I love the way this episode is so tersely called "Bye." The writers couldn't get much more dismissive, unless they'd called it "Buh-bye!" Maybe they wanted to call it that but David Spade threatened to sue them, since he didn't want to be associated with the show. The on-air promo people, on the other hand, recognize a golden opportunity when they see one. At all the places I've worked, the people who put together promos are some of the most jaded individuals you could ever hope to encounter, and they love to put together over-the-top ads for shows they can't stand. I mean, wouldn't you get cynical if your job consisted of selling dreck like 7th Heaven? I suspect that attitude influences this promo more than a little, as the voice-over guy dramatically intones, "Five years ago she danced her way into our hearts. Now Mary has lost her way..." You know, I can't imagine why the Emmy awards people spend so much time televising awards for crappy miniseries that I would watch only if I were in a full body cast and couldn't reach the remote control. Instead, they should have categories like "Most subtly sarcastic promo" or "Best mockery of a detested character in a promotional piece." Hey, I'd start watching the Emmys again. Anyway, the promo people keep calling this episode "Mary's Goodbye," but it's listed everywhere else simply as "Bye." I thought I'd point that out so you wouldn't get confused come Emmy time. Heh. I'm just joking, of course.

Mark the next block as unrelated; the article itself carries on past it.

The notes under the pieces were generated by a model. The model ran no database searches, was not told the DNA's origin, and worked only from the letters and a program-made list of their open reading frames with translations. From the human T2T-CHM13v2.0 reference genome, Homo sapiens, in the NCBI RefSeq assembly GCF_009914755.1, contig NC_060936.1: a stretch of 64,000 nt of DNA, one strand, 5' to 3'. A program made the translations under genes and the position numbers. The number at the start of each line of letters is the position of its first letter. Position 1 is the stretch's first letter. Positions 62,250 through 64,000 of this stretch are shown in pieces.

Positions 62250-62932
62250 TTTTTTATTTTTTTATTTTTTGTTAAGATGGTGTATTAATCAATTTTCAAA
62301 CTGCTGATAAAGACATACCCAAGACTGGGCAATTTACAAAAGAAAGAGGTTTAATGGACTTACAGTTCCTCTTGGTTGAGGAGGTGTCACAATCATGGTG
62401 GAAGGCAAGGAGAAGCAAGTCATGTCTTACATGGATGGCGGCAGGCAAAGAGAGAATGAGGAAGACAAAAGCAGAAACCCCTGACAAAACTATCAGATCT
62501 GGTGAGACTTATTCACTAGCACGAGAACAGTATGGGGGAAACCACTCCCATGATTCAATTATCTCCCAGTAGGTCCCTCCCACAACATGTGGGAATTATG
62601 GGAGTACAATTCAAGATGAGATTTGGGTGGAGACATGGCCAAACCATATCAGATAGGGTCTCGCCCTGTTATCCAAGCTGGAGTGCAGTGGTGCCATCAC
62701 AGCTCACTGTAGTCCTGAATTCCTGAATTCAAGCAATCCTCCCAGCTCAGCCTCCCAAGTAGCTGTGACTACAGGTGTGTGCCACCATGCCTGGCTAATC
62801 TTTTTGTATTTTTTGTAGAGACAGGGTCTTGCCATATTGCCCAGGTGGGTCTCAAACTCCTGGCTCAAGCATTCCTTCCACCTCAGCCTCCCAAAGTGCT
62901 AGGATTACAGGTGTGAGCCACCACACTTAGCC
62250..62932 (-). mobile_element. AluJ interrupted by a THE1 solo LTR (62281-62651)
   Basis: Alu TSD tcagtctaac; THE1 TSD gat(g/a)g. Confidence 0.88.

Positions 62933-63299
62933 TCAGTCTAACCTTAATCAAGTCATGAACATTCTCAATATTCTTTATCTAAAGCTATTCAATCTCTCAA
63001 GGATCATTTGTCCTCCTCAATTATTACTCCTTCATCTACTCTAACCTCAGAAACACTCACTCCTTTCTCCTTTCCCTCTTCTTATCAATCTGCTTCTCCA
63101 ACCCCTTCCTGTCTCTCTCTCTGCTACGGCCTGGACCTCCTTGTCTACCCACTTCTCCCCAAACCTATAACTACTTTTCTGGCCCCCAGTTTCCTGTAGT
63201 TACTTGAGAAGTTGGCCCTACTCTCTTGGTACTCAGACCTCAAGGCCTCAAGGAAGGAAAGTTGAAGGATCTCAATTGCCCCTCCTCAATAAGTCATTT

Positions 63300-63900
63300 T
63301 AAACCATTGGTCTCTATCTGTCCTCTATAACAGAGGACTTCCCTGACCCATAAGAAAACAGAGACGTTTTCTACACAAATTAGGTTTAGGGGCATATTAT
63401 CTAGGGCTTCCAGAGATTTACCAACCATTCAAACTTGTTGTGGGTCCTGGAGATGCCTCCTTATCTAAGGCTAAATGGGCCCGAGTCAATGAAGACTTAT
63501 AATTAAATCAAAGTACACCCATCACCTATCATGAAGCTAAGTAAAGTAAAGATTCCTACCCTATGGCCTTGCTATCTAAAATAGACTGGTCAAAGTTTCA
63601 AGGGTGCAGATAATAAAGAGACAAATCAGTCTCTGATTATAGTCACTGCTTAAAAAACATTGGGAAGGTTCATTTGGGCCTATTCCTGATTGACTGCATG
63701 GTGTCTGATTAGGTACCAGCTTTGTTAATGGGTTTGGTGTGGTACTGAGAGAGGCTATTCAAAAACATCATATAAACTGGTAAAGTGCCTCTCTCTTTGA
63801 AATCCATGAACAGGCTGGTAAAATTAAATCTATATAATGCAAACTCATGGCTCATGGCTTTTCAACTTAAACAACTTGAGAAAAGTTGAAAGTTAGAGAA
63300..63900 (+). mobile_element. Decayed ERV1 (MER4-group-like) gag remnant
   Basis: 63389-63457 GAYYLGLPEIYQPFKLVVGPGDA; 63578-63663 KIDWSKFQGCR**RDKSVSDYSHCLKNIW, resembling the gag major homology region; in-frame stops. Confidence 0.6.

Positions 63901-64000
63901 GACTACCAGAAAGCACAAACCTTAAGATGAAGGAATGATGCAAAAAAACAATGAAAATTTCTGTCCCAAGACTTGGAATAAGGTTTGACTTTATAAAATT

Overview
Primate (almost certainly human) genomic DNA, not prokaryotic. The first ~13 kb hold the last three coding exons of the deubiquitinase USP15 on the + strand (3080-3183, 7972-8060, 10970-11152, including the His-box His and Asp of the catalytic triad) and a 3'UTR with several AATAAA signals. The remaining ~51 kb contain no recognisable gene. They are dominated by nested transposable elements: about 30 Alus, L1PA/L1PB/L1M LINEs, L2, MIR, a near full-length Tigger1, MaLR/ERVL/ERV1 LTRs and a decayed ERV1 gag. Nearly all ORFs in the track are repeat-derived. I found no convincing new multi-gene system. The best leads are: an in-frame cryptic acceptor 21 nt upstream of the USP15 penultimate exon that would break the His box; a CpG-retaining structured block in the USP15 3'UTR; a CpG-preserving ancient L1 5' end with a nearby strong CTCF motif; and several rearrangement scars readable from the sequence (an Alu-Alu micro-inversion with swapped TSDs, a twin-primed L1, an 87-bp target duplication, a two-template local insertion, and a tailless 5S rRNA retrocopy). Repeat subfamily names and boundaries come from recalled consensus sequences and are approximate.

Cliché alert! RevCam's in his office, giving a lecture on recognizing troubled teens and taking action to help them. There's a long close-up of him talking earnestly. Because you've seen this technique employed four million times already in every awful sitcom since the dawn of time, you know immediately that there's nobody sitting across the desk from him. Mr. Cate bet that Eric would be talking to Happy; I bet that he'd be talking to himself. I won -- not that either of us had cared enough to come up with stakes for the bet. Also, neither of us imagined that Eric would alternately sit on one side of the desk and then the other as he plays the part of both lecturer and lecturee. Somebody's seen a few too many pretentious off-Broadway plays, I'm thinking! Eric's speech is convoluted and pointless. The only thing that sticks out is that he claims that "every person has a certain amount of free will." He says that like it's a bad thing. He tells himself to stop talking to himself and go home for dinner. Playful music lets us know that this is "funny."